How to Prepare For Your First Half Marathon Race

Your first half marathon will be unlike anyone else’s. The culmination of your struggles and your triumphs will be uniquely yours on race day. Some runners have an excellent first race and feel emotionally exuberant throughout each mile.

Others experience disappointment and are anguished by physical and mental exhaustion. Most racers likely feel a combination of both and feel awash with emotion when they cross the finish line. There are things you will wish had and hadn’t done, but didn’t realize until you had a chance to experience racing your first half marathon.

Maintain an even pace

Many experienced runners have plenty of great tips for race day, but an overwhelming number stress the importance of not going out too fast. It is a common mistake that some will learn the hard way. However, if you trust in your training and have a plan on race day, it is possible to save plenty of energy for the final miles.

Sara, a 28-time half marathoner from Missouri, says, “If you don’t feel like you’re going too slow in the beginning, you are probably going to fast! Don’t start out too fast, as even running 10 seconds/mile under pace at the beginning will add time to your later miles. Banking time doesn’t work!”

Keep a watchful eye on your pace during the first few miles. It can be easy to go out too fast when you are well-rested from your taper and ready to run. The adrenaline will likely not last 13.1 miles.

Nature’s call

Race logistics can be a bit tricky, especially with larger races. Give yourself plenty of time to get to the starting line and then add another 30 minutes. Try to carpool if you are driving or at least have a family member or friend drop you off. Attempting to deal with the logistics of parking can be an unwanted stress on race day. If there is a shuttle bus offered by the race, take it!

By giving yourself plenty of time to get to the starting line, you will ensure that you have plenty of time to stand in line for your turn to use a porta-potty. Many races have notoriously long lines to use the facilities. Nearly every runner will be making last ditch attempts to hydrate that morning only to discover that all the other people with numbers on their shirts had the same great idea.

Plus, no one wants to stop while on the course if possible. Dave, a 5-time half marathoner from Michigan advises fellow racers, “Go to the bathroom at least twice.” There is nothing worse than having a great race, but being forced to wait in line at a porta-potty along the course.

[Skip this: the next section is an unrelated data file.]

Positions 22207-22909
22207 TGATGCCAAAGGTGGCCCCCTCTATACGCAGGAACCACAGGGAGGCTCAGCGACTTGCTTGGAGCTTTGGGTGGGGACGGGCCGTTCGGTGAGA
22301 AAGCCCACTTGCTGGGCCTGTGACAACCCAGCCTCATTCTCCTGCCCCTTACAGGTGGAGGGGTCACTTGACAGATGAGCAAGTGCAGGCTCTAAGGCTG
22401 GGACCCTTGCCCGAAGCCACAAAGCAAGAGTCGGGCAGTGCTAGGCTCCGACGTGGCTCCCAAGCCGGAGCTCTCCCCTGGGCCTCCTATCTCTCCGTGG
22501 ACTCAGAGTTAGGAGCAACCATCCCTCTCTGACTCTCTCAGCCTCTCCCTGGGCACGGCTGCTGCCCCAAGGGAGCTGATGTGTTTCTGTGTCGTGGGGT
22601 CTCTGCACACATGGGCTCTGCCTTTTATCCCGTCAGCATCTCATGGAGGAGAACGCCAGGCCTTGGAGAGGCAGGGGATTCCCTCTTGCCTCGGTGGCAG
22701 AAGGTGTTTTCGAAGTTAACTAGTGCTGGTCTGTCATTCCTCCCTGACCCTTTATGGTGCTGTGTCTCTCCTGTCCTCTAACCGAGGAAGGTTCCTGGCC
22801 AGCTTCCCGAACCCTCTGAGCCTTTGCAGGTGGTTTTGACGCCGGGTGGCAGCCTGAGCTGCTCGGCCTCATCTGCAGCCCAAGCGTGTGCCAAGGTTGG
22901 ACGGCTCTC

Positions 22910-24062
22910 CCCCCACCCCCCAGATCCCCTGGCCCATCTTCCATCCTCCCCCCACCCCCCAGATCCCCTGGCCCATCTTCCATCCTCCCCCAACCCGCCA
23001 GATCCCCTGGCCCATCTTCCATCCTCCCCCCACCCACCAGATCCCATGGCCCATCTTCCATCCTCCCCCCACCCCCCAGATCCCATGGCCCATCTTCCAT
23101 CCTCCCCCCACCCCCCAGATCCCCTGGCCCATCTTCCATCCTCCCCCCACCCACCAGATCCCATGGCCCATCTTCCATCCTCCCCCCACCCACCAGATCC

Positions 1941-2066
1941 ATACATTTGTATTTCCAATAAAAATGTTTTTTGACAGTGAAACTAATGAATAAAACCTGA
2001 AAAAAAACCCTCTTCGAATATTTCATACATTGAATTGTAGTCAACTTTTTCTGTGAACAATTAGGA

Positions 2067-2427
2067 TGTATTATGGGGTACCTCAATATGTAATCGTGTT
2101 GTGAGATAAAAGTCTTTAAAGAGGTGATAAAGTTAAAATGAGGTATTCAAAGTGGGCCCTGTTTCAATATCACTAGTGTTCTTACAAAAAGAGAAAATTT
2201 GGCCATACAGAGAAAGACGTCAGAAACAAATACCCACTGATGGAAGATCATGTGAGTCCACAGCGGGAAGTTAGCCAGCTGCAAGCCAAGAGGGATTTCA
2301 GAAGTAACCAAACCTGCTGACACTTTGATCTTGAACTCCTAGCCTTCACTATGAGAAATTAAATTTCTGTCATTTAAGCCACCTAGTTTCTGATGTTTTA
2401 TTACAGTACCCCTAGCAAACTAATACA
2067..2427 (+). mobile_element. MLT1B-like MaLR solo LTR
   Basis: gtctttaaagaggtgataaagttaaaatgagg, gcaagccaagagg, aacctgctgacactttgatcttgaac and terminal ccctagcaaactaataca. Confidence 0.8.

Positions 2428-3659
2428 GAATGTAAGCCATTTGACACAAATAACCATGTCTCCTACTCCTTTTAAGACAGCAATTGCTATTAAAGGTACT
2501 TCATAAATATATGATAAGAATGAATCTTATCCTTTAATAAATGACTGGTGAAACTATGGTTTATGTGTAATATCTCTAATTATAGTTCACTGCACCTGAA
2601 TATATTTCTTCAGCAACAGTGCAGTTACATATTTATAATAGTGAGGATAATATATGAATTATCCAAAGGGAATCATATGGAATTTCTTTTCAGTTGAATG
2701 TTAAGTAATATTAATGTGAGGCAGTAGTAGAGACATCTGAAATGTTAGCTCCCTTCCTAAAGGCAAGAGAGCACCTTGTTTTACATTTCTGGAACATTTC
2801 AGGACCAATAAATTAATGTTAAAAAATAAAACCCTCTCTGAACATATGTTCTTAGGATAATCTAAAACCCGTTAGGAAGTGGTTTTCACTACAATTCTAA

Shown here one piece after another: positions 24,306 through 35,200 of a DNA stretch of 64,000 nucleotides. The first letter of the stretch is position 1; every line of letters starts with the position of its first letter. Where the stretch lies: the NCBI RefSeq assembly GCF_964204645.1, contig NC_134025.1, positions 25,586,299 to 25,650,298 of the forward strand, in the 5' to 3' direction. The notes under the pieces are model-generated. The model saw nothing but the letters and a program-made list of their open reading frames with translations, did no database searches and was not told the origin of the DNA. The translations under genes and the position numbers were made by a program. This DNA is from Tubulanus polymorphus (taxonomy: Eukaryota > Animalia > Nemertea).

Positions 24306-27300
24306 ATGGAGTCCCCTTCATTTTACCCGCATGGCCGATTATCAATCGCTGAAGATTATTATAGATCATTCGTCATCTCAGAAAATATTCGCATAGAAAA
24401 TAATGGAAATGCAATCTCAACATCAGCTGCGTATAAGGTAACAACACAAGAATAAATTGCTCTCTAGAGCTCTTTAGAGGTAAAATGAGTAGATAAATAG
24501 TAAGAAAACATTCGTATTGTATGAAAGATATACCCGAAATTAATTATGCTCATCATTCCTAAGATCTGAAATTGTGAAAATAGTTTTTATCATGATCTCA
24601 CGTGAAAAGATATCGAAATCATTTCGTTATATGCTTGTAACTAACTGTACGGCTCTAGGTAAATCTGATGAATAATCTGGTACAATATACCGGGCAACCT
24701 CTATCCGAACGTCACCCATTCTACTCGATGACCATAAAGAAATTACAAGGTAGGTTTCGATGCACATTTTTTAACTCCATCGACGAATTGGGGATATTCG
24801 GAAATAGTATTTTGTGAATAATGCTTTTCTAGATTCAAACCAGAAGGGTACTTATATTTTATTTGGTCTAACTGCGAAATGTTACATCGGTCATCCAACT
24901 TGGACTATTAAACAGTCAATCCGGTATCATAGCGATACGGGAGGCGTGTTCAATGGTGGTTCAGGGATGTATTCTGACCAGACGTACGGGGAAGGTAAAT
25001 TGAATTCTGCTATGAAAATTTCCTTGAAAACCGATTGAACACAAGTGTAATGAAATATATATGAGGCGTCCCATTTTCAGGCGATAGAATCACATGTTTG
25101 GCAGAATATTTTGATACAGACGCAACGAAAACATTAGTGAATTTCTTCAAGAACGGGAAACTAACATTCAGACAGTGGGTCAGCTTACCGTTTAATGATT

Above all, enjoy the day

As for the race itself, it’s hard to describe the feeling of when it hits you that you are really racing your first half marathon. It is a proud moment that you will likely feel within the first mile or two. Hold onto that feeling because you will likely need a mental boost at some point during the race.

Once you have settled into your pace, try to relax and enjoy the race. High-five bystanders, thank the race volunteers, and check out the spectators’ signs.

In the latter half of the race, it is likely you might start to experience some self-doubt. “At some point during the race you are going to ask yourself why you are doing this to yourself,” says Scott, a three-time half marathon finisher from Georgia. “First, have an answer to the question. Second, ignore the doubt.”

Be prepared to play mental games and trust in your training. Linnea, a 14-time half marathoner from Rhode Island likes to remind herself, “I only have ‘X’ miles left — I can definitely do that!”

Your training runs have prepared you for the first 10 to 12 miles and the excitement of completing your first half marathon will carry you to the finish line.

1 comment… add one
  • Darrell Gammon August 29, 2014, 4:42 pm

    I followed Hal Higdon’s novice plan to the letter and I felt good about my preparation to the point of finishing my first half marathon in 2:18. I couldn’t believe it but it works….that is, dedication to your plan. Since then I have run 5 more halves in 10 months. I’m 61 and still going strong with 2 more halves planned this year and a full marathon in October. Passion and determination are the keys to success.

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